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Practical problem solving: When we do use conservation of momentum to solve a problem? When do we use Newton’s laws of motions?
Sometimes we need to use only one or the other; other times both are equally useful. And on other occasions some problems may require the use of both approaches. Rhett Allain on Wired.com discusses this in “Physics Face Off: The Momentum Principle Vs Newton’s 2nd Law”
CONSIDER THE FOLLOWING physics problem.
An object with a mass of 1 kg and a velocity of 1 m/s in the x-direction has a net force of 1 Newton pushing on it (also in the x-direction). What will the velocity of the object be after 1 second? (Yes, I am using simple numbers—because the numbers aren’t the point.)
Let’s solve this simple problem two different ways. For the first method, I will use Newton’s Second Law. In one dimension, I can write this as:
F (net – x) = m x ax
Using this equation, I can get the acceleration of the object (in the x-direction). I’ll skip the details, but it should be fairly easy to see that it would have an acceleration of 1 m/s2. Next, I need the definition of acceleration (in the x-direction). Oh, and just to be clear—I’m trying to be careful about these equations since they are inherently vector equations.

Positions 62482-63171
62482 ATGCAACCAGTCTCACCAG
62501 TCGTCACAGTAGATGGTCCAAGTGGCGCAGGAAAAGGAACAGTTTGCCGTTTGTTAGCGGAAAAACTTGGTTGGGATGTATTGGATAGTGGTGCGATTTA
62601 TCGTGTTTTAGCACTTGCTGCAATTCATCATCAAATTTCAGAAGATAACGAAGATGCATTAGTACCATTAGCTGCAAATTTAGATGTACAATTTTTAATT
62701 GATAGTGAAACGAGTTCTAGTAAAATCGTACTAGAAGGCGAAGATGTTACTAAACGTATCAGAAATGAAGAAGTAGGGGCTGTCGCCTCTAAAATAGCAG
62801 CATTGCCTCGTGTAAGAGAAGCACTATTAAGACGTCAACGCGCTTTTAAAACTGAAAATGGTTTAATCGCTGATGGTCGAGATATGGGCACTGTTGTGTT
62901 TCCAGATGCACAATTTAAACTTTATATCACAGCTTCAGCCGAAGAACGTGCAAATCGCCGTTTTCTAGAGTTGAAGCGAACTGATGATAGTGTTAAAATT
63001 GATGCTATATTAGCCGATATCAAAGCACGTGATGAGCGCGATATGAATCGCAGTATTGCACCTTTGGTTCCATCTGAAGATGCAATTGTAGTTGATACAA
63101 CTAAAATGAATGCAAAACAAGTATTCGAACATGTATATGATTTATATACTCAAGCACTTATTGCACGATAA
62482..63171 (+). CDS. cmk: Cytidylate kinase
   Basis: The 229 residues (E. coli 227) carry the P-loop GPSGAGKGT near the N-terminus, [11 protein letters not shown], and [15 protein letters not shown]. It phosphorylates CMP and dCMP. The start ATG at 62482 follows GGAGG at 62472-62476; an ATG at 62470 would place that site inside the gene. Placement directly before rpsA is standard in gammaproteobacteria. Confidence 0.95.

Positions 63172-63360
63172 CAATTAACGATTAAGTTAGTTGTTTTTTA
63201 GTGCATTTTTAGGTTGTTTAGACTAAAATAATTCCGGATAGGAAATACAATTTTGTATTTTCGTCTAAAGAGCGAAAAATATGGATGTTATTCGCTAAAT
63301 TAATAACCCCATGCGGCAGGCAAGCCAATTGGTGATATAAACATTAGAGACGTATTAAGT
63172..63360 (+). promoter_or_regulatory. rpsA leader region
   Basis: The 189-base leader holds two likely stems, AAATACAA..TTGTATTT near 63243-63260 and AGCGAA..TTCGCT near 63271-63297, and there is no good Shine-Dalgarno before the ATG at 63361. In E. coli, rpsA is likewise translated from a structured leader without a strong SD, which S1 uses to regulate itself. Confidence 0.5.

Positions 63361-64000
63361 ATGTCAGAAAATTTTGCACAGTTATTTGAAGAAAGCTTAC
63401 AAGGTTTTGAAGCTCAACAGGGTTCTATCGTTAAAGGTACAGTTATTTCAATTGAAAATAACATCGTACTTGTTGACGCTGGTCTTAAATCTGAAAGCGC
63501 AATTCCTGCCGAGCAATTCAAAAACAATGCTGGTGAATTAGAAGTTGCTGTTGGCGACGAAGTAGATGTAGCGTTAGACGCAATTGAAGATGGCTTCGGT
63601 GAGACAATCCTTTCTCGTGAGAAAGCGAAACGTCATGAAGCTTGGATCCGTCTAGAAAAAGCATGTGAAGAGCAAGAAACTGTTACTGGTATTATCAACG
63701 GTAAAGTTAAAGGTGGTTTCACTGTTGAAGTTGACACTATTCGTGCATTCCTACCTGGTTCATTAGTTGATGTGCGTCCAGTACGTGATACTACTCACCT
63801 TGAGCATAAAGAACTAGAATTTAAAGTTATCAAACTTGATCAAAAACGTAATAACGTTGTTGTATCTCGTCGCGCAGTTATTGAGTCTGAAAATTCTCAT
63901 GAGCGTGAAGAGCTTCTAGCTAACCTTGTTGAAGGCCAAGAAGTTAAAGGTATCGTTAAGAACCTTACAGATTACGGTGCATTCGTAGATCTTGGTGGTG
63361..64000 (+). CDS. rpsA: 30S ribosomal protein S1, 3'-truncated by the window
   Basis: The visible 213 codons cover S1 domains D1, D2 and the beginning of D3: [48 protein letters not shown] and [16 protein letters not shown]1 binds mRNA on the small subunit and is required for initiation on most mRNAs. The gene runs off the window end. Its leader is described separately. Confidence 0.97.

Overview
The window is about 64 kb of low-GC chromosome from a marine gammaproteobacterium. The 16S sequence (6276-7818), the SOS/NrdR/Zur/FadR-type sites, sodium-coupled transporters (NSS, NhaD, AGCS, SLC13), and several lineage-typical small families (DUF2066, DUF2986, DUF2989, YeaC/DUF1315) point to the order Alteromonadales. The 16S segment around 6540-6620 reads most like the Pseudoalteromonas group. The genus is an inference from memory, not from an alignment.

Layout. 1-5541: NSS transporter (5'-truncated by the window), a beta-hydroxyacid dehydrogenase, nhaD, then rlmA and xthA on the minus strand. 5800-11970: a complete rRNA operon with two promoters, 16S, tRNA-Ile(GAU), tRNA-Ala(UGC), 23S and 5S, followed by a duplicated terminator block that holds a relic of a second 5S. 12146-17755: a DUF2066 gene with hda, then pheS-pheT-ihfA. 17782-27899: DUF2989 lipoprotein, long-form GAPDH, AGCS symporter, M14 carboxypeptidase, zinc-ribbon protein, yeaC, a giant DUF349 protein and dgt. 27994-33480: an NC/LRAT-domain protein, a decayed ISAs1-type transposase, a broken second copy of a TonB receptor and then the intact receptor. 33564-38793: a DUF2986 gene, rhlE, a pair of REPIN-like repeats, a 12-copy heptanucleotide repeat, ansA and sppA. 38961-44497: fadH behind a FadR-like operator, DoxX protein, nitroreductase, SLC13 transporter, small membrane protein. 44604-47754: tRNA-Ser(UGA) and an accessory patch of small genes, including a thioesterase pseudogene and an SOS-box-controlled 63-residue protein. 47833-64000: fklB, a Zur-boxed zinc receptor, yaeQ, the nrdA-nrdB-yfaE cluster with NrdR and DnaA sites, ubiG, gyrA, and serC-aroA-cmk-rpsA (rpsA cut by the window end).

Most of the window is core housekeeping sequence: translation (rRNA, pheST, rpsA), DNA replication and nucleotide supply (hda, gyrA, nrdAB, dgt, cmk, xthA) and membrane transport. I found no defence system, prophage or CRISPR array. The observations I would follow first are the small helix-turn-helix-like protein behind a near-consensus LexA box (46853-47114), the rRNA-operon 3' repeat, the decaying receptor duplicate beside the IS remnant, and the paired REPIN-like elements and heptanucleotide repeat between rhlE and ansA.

a = delta Vx / time
The article continues here:
How can we see a bullet’s angular momentum?
Mythbusters tested this claim in episode 166 – “Spy Car 2”, May 18, 2011
Myth Statement: A bullet fired into the surface of a frozen lake can spin like a top on impact. Inspired by a viral video.
How does a bullet start spinning to begin with?
Guns are rifled in order to impart spin to a bullet leaving the barrel.
Rifling gives the bullet angular momentum, which stabilizes it
(keeps it from tumbling)
A sudden decision to aim a handgun at some Houston County ice in 2003 yielded a video of spinning bullets that became an Internet sensation and led to a May 18 appearance on cable television’s “Mythbusters” show. The “myth” was born on a winter afternoon when Nate Smith of La Crescent, Minn., along with friends Nate and Andy Van Loon, were shooting bullets from a 9-mm Glock from a hillside toward a patch of ice on the Van Loons’ land near Houston.